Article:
After a lull in growth at the 250 largest law firms in the U.S., the pace is picking up. The annual survey by The National Law Journal shows the overall number of attorneys increased by 4.4 percent this year, compared to a paltry 1.5 percent and 1.6 percent the two prior years.
And although familiar faces had trouble adapting to market changes, consolidation made room for regional powers. One of the most significant changes in the NLJ 250 came with the merger over the course of several months late in 2004 of Piper Rudnick with Gray Cary Ware & Freidenreich and then with DLA to form DLA Piper Rudnick Gray Cary.
As a result, legal behemoth Baker & McKenzie has competition for the title of the nation’s largest law firm. With 3,159 attorneys — only 150 fewer than Baker & McKenzie — DLA Piper emerged as No. 2 on the list, and may have its rival glancing nervously in the rearview mirror.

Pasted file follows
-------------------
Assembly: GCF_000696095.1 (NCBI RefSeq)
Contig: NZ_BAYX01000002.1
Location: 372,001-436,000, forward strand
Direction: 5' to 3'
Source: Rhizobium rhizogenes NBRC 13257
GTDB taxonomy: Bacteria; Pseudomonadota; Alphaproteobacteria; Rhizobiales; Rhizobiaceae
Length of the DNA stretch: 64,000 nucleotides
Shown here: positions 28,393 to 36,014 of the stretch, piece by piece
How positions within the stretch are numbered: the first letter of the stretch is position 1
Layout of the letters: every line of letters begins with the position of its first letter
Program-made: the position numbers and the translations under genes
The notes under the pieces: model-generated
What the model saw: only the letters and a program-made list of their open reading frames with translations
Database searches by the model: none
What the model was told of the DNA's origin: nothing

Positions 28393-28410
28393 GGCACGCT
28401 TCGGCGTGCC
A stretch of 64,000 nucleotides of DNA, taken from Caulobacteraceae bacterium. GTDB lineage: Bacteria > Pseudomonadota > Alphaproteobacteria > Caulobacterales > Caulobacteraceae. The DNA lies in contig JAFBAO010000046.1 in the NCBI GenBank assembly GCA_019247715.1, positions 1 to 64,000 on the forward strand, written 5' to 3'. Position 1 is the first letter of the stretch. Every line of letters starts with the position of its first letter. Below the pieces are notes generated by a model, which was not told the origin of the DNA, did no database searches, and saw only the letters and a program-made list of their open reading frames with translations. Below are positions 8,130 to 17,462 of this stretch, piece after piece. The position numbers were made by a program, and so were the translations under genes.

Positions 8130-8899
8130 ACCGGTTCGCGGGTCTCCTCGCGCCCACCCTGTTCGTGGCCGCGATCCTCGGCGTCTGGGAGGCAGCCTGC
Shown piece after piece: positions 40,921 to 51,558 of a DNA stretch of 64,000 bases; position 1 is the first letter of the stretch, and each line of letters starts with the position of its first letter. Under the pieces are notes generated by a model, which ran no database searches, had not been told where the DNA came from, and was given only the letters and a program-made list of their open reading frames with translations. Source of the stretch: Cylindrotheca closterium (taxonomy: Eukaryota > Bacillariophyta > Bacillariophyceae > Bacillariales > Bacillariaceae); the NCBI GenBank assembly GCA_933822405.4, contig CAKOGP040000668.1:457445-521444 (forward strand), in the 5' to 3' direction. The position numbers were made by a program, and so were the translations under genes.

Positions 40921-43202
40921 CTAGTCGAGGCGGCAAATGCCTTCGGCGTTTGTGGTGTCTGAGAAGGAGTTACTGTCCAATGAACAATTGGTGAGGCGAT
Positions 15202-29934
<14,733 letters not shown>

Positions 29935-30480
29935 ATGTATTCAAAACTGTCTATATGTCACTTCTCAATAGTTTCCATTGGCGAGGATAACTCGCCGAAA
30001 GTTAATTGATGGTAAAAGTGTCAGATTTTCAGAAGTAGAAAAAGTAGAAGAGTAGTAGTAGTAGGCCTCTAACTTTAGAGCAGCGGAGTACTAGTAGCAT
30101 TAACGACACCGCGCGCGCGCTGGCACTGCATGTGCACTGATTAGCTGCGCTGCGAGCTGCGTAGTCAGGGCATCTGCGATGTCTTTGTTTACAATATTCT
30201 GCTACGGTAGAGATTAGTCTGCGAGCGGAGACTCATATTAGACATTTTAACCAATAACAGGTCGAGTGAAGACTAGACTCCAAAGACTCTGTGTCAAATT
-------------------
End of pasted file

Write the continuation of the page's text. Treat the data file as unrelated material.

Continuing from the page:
Elsewhere among the top 10 firms, there was little movement. The only firm to drop out of the top 10 was Weil, Gotshal & Manges, going from No. 10 to No. 13. The New York firm lost 63 attorneys over the past year.
Besides DLA Piper, the growth leader in the top 10 was Latham & Watkins, which added 300 attorneys to its practice. The firm’s expansion moved it up a spot in the rankings to fifth place, surpassing Skadden, Arps, Slate, Meagher & Flom of New York and Sidley Austin Brown & Wood. The latter two moved down two spots each.
Weil Gotshal wasn’t the only top 10 firm to shed attorneys; the others were Mayer, Brown, Rowe & Maw of Chicago, which lost 90 attorneys, and Sidley Austin Brown & Wood, which lost one.
Greenberg Traurig gained 198 attorneys, but still maintained the eighth spot on the list